Commonwealth Chronicle

Online News Coverage of Central and Southwest Virginia

I-81’s uncertain future: A wider roadway or a steel interstate? (Part One)

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This story was originally published here.

Darrell Lewis is a self-professed man of faith, but he doesn’t believe in salvation when it comes to traffic congestion on Interstate 81. Lewis, a Luray, Va. resident, has been a truck driver for 21 years, but hauling freight has never seemed more of a struggle than now.

Darrell Lewis - Truck driver, owner-operator

Darrell Lewis - Truck driver, owner-operator

“It ain’t no fun anymore, you know?,” Lewis said. “I mean, it is. I do it because I like trucking, but it’s different than what it used to be.”

To him, driving on I-81 is a nightmare. His load, usually hazardous materials such as paint and chlorine, exacerbates the risk and stress that bear down on Lewis every time he gets behind the wheel.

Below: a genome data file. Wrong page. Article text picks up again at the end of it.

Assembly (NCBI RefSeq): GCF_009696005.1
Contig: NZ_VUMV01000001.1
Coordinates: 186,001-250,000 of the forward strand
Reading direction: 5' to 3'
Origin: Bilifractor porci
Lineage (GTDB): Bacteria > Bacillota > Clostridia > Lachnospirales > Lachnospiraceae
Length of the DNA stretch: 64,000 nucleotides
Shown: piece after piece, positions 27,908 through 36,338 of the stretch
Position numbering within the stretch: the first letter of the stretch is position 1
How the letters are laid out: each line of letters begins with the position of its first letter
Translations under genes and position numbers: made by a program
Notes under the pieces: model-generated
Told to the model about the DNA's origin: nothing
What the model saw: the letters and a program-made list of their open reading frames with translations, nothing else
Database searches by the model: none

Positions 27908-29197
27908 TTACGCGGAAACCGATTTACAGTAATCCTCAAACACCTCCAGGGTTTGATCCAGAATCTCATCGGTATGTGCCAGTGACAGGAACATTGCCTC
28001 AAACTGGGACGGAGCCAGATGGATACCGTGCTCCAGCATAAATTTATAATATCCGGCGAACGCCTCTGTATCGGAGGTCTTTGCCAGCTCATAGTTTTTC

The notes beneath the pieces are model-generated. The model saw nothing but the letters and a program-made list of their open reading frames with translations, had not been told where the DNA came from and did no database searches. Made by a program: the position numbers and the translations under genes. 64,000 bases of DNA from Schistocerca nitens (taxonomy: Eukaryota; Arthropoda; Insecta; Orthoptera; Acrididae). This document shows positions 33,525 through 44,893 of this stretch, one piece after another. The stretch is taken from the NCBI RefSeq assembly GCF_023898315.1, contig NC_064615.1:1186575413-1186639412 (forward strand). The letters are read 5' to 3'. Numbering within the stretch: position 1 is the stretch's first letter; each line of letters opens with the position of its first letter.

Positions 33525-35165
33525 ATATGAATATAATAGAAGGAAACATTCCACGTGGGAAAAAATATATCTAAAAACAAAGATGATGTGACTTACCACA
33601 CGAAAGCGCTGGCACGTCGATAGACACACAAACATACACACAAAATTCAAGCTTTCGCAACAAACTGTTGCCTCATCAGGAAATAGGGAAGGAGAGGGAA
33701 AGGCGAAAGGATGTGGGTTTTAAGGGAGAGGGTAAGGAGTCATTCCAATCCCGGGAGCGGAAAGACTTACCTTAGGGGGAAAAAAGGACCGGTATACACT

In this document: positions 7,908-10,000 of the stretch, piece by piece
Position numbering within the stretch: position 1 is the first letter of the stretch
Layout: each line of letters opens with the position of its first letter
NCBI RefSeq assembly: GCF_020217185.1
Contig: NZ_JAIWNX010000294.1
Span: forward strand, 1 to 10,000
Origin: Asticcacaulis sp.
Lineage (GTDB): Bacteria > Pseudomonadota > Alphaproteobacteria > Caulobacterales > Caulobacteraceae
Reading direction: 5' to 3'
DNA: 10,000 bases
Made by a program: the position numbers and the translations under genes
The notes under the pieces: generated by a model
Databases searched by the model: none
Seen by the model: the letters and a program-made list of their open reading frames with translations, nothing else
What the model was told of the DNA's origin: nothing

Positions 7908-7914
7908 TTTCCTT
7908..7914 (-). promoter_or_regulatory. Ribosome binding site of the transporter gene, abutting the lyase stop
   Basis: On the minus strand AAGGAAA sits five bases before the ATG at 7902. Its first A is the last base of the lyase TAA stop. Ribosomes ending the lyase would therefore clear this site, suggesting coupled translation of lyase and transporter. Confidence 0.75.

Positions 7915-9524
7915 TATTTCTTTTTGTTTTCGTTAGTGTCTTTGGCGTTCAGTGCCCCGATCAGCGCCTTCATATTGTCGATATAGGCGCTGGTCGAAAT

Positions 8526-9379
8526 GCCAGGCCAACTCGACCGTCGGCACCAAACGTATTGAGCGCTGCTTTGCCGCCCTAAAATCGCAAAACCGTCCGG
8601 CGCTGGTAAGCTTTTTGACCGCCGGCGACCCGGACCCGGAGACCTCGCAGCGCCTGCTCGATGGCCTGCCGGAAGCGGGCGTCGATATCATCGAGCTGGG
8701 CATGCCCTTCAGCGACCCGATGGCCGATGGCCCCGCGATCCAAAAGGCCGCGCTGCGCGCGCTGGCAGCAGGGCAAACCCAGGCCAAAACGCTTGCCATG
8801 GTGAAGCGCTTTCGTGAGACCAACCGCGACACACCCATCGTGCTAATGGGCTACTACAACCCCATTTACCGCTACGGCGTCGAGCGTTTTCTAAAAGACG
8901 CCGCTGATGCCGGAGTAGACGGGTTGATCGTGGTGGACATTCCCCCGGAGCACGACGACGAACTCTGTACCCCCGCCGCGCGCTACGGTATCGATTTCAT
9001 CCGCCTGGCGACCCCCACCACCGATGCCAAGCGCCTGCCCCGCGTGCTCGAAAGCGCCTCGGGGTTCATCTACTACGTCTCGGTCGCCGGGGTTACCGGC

He used to haul gasoline, but he switched to hauling chemicals after spilling 5,000 gallons of gas in a crash on Interstate 66 a few years back. Lewis said he became a devout Christian after he managed to escape his wrecked truck cab in one piece.

Now, his biggest fear is a dangerous combination of aggressive drivers, speeding and the clogged interstate.

Lewis has heard of the proposed solutions to relieve the congestion on I-81, but he remains skeptical that any of these costly projects, such as the expansion of the interstate or a rail corridor to carry truck traffic, can solve anything.

“There is no solution,” Lewis said. “To me it ain’t.”

He doesn’t have much to say about advocacy group RAIL Solution’s proposal to move freight to rail. While it might work for some long-haul transports, Lewis doesn’t think it would ever be implemented for hauling perishable goods. He believes the quality of those products can be compromised, because trains take too long to deliver them.

As for widening the interstate and adding a lane or two in each direction, Lewis can see pros and cons.

“We all know that if we widen the highway and things like that, that would probably help. But it would take 20 years to do that… and by then you’d probably need five lanes instead of four,” he said.

Searching for solutions